Where do you park a train?

A TC&W train in St Louis Park, from a web page about hobos

Hennepin County has posted on its B- website the latest salvo in the Great Saint Louis Park Rail Wars.  They’ve created a page called Freight Rail whose sole reason for existence is to compile the cancerous accumulation of studies revolving around the relocation of the former TC&W track that is now known as the Midtown Greenway.

I’m pretty sure the page didn’t exist until the county released their Freight Rail Draft Staff Report on August 16.  That document contains an excellent summary of the controversy/debacle:

The origin of the current freight rail issue in St. Louis Park and Minneapolis was the severing of the freight rail line in the 29th Street/Midtown Corridor in the 1990’s. This action was part of the TH55/Hiawatha Avenue project funded by MnDOT and the Federal Highway Administration (FHWA).  MnDOT and FHWA made the decision to sever the freight rail line rather than to construct a grade separated crossing. This decision was made due to geometrics, topography, and costs. After the decision was made to sever the rail line, an analysis was conducted to determine the preferred alignment for relocation of the freight rail service. The location preferred by the government agencies and the private freight rail companies was the active Minneapolis, Northfield and Southern (MN&S) line through St Louis Park. Shortly before the TH55/Hiawatha Avenue project was let and the freight rail was to be severed, it was determined that the National Lead/Golden Auto site in St Louis Park where the rail connection would be made was contaminated (and listed as a federal superfund site). MnDOT had approximately two to three months to find an alternate route for the freight rail relocation or the state was at risk of losing the TH55/Hiawatha Avenue federal funds.  The Cedar Lake/Kenilworth Corridor was chosen by MnDOT as the “temporary” (4 to 6 years) reroute for freight rail until such time that the National Lead/Golden Auto site was delisted or another alternative was found. To facilitate the TH 55/Hiawatha Avenue roadway project, the HCRRA agreed to the temporary rerouting of freight rail through the Kenilworth Corridor and entered into a three party agreement with the Canadian Pacific (formerly Soo Line) and Twin Cities and Western (TCW) Railroads.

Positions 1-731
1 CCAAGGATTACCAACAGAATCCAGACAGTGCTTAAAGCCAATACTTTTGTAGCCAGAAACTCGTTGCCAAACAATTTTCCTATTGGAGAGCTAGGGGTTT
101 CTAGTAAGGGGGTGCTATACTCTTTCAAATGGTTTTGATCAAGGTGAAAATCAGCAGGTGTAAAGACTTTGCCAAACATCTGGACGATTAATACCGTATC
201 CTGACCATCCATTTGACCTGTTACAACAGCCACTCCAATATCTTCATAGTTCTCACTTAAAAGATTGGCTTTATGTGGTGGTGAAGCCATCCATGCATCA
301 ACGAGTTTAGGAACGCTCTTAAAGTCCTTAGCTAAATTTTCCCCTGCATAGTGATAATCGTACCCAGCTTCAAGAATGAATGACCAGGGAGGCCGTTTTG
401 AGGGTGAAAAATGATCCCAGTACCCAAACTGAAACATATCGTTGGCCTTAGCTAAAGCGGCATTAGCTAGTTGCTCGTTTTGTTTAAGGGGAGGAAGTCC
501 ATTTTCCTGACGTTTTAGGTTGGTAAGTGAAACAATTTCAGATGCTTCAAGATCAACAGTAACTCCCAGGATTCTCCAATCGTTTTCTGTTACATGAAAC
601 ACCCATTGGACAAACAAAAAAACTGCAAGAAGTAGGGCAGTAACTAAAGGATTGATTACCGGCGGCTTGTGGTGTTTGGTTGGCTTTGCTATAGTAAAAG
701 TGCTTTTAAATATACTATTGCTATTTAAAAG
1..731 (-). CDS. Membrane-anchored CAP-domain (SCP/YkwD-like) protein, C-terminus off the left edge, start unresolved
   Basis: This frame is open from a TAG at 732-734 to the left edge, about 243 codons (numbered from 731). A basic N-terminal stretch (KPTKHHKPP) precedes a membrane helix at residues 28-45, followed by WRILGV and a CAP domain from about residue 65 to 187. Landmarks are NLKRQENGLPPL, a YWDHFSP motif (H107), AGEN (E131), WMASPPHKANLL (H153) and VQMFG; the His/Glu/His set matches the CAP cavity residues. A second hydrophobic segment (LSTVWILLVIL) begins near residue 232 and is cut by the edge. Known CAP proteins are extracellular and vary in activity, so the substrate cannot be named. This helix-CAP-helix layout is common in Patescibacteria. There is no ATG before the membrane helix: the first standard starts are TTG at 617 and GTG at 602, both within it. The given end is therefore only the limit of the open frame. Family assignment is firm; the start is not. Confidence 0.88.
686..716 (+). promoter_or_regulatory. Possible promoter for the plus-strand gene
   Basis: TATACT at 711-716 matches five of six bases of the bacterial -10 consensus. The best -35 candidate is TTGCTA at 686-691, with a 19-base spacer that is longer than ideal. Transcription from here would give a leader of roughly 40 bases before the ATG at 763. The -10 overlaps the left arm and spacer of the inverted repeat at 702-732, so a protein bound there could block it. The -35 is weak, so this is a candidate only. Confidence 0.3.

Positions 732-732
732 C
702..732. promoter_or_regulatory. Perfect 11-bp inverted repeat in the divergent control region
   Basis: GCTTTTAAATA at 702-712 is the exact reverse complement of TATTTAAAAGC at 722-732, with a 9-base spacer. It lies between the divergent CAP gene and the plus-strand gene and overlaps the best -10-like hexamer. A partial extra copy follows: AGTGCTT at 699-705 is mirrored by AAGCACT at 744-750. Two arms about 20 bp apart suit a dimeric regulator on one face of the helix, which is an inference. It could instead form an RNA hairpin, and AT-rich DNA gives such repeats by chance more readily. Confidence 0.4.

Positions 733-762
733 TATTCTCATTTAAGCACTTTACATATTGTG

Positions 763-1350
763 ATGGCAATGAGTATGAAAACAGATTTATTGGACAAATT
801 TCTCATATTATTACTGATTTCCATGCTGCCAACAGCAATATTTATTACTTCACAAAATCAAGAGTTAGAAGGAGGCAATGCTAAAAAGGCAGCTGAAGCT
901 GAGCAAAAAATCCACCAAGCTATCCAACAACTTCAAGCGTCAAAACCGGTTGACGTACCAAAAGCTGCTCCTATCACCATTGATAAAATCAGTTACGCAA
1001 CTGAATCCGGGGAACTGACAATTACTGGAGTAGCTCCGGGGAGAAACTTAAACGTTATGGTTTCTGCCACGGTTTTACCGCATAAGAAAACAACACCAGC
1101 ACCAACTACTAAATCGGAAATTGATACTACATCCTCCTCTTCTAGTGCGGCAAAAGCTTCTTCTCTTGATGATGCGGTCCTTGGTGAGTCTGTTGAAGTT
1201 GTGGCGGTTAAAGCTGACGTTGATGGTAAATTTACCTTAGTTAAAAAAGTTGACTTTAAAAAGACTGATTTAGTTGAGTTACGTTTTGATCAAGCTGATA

MnDOT had two to three months to find an alternate route!  That’s gotta be a record.

Anyway, in keeping with Hennepin County’s policy of web profusion, there is also a separate site set up by the county for this whole issue, www.mnsrailstudy.org.  That page has more cool stuff, including some maps, but not the maps that were included in a presentation made to the Southwest Transitway Community Advisory Committe, and that I’ll reproduce here.

Alternatives from 2009 study

This map shows the alternatives for relocation that were explored in a 2009 study – the alternatives were estimated to cost between $60 and 136 million, compared to the $48m cost of the MN&S routing.

A lot to consider